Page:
Bartine, David Wesley, Dd

Bartine, David Wesley, D.D., an eminent Methodist Episcopal minister, son of Rev. David Bartine, an honored and useful member of the Philadelphia Conference, was born in Trenton, N. J., March 17, 1811. He received a good academical education, with some knowledge of the classics, which fitted him to become a medical student under Dr. John M'Kelway, a distinguished physician in Trenton. About this time he was Converted, and joined the Methodists. He was licensed to preach, and in 1831 gave up the study of medicine, and was employed on Middlesex Mission. He was admitted on trial in the Philadelphia Conference in 1832. The people thronged to hear him at every appointment. Along the sea-shore and in the Quaker settlements he went as a flaming herald. The following appointments were his fields of labor:

1832, Tuckerton, N. J.; 1833, Camden, N. J.; 1834-35, Mariner's Bethel, Philadelphia; 1836-37, Bristol, Pa.; 1838, Sharpstown and Woodstown, N. J.; 1339-40, transferred to New Jersey Conference and stationed at Franklin Street, Newark; 1841-42, Morristown; 1843-44 Salem; 1845-46, Halsey Street, Newark; 1847-48, Camden; 1849-50, Burlington; 185152, transferred to Philadelphia Conference and stationed at Fifth Street, Philadelphia; 1853-54, Trinity, Philadelphia; 1855-56, Lancaster, Pa.; 1857-58, Harrisburg, Pa.; 1859-60, Green Street, Philadelphia; 1861-64, presitling elder on North Philadelphia District; 1865-66, St. George's, Philadelphia; 1867-69, transferred to New Jersey Conference and stationed at State Street, Trenton; 1870-72, transferred to Newark Conference and stationed at Trinity, Jersey City; 1873-75, Morristown; 1876-78, Calvary and Orange, N. J.; 1879, Emory, Jersey City; 1880-81, Belleville, N. J. He died in Trenton, Aug. 13, 1881.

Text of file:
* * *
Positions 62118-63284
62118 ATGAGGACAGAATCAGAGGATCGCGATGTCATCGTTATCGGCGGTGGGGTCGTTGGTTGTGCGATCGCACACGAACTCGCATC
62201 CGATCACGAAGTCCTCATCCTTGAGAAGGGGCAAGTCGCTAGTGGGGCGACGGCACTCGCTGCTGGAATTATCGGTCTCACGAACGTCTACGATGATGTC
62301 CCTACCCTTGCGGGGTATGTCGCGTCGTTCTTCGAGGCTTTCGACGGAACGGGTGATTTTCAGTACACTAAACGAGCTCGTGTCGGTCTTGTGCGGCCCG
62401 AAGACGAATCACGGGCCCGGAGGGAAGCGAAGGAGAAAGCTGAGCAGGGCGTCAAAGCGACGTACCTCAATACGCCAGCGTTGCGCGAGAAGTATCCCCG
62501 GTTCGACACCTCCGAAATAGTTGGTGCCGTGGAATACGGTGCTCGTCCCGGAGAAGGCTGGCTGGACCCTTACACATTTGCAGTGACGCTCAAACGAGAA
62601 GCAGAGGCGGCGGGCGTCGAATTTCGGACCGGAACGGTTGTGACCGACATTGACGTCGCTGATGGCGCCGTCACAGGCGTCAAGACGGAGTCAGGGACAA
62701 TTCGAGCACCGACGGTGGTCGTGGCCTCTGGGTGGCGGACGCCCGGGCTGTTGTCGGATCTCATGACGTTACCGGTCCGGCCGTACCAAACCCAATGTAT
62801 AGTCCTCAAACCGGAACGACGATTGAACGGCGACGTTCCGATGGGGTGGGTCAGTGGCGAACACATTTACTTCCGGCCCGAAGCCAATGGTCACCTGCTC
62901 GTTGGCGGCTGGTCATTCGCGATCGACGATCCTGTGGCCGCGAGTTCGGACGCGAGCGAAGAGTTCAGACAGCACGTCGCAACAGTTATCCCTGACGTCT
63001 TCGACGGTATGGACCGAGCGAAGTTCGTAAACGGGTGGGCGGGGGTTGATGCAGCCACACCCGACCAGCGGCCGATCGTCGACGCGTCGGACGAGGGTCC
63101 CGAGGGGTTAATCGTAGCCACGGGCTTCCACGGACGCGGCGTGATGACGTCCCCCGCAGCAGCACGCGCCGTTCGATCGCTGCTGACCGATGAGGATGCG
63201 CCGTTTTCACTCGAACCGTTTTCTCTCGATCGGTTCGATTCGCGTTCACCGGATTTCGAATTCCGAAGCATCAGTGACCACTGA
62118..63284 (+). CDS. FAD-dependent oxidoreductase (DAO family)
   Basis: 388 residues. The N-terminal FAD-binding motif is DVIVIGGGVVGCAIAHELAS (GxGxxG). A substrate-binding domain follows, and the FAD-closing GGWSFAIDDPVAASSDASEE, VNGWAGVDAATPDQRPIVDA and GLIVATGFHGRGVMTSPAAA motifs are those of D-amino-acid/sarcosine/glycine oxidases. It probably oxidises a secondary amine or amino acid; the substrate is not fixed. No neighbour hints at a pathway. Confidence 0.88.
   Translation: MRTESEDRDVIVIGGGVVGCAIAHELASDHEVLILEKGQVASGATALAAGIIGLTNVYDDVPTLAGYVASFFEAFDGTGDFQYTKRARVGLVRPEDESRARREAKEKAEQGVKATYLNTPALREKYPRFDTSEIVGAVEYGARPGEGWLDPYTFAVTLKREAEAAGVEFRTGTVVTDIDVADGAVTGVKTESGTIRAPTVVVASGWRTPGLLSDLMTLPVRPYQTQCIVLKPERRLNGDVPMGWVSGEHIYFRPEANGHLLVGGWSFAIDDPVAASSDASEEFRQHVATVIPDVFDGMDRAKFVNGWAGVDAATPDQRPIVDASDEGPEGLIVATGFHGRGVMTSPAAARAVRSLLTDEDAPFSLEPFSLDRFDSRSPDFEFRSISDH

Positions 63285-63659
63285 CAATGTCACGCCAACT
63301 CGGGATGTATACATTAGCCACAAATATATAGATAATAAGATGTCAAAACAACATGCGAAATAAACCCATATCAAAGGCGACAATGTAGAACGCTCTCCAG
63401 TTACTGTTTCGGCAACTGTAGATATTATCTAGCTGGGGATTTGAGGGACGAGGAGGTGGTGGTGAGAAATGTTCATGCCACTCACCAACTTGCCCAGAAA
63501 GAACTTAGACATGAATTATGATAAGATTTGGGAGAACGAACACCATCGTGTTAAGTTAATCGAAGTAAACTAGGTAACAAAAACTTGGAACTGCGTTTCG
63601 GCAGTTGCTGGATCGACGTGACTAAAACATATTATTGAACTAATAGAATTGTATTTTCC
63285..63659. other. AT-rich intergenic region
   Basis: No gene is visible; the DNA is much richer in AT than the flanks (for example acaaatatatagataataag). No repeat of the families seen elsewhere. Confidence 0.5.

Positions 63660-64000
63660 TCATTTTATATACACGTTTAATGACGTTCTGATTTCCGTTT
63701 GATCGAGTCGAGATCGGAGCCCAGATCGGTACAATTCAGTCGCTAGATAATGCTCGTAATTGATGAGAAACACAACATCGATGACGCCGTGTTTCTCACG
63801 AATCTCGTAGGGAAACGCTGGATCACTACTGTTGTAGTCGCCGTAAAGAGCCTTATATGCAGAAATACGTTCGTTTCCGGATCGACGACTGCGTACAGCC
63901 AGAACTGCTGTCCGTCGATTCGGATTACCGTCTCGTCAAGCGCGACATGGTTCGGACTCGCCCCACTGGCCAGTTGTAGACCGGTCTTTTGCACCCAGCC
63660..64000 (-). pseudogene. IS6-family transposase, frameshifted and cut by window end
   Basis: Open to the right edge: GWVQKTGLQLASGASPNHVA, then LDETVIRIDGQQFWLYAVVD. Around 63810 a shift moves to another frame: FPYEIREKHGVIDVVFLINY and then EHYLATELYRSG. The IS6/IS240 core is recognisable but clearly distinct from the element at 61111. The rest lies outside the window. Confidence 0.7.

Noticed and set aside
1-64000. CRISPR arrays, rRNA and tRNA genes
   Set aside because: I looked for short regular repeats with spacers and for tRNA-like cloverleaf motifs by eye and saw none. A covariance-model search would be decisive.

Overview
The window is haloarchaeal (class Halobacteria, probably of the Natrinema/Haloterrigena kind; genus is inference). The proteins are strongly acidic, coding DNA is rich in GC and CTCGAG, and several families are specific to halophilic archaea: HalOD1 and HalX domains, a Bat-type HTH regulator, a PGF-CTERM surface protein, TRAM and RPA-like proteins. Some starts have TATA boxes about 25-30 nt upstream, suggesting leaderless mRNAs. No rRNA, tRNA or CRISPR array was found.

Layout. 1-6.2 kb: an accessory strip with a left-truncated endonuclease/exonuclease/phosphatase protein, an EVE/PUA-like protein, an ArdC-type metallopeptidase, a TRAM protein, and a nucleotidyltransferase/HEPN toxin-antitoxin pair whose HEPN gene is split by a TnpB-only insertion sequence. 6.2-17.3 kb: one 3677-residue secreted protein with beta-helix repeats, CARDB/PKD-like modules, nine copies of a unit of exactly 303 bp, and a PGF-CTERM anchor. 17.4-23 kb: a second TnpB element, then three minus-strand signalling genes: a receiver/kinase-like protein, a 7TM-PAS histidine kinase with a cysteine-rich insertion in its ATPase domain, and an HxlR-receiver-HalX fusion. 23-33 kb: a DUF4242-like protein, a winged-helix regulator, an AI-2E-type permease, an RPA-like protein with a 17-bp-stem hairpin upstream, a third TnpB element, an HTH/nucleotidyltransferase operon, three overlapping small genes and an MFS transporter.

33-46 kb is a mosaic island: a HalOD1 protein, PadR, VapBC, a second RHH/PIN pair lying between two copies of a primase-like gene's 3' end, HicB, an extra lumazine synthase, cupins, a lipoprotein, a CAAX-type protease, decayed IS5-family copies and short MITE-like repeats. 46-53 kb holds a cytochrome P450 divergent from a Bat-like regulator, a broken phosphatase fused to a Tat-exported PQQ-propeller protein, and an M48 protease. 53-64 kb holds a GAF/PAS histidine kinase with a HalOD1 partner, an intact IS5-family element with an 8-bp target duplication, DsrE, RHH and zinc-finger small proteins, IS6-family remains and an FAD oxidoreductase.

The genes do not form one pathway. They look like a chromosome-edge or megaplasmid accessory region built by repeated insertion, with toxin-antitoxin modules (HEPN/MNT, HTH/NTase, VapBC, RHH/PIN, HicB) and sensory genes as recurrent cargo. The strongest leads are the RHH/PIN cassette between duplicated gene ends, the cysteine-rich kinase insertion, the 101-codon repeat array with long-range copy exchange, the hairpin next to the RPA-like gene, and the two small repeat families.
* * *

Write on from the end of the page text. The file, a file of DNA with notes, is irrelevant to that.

Dr. Bartine was a noble specimen of a man-nearly six feet tall, stoutly built, straight, and vigorous; his hair was black and beautiful, his forehead high and commanding, his large dark-gray eyes were brilliant, his lips at times compressed. All these gave him a marked personal presence. His mind was of a high order, cultured and well-balanced; his imagination sublime, his voice having wonderful compass and sweetness, his diction faultless, and his gift of utterance most remarkable. His deep piety, burning zeal, and profound knowledge and use of the Scriptures made him a very successful and popular preacher. He stood forth a champion for liberty, education, temperance, Sundays-chools, and missions, but pre-eminently as a preacher of righteousness. His great popularity made him a favorite at dedications, extra meetings, and at Conference. His mightiest efforts were made at camp-meetings. Here he stood as a prince of preachers. In the deep solitude of the woods at night, when the stars peered through the trees, when the old-fashioned torchlight fires lighted up the ground and flashed over the vast congregations, and the stand was crowded with preachers, then he seemed almost inspired to preach the Word of Life with marvellous edification to the Church and wonderful awakening power to the unconverted. Thousands were swayed under his preaching like fields of grain by the wind. For fifty years he went forward untarnished in reputation, never listening to flattering overtures of other denomrinations for his ministry. The last decade he seemed like one of the old prophets; his venerable appearance and long flowing locks, his youthful fire and full, sweet-toned voice, made him to the last a man of mark. See (N. Y.) Christian Advocate, Oct. 20, 1881.

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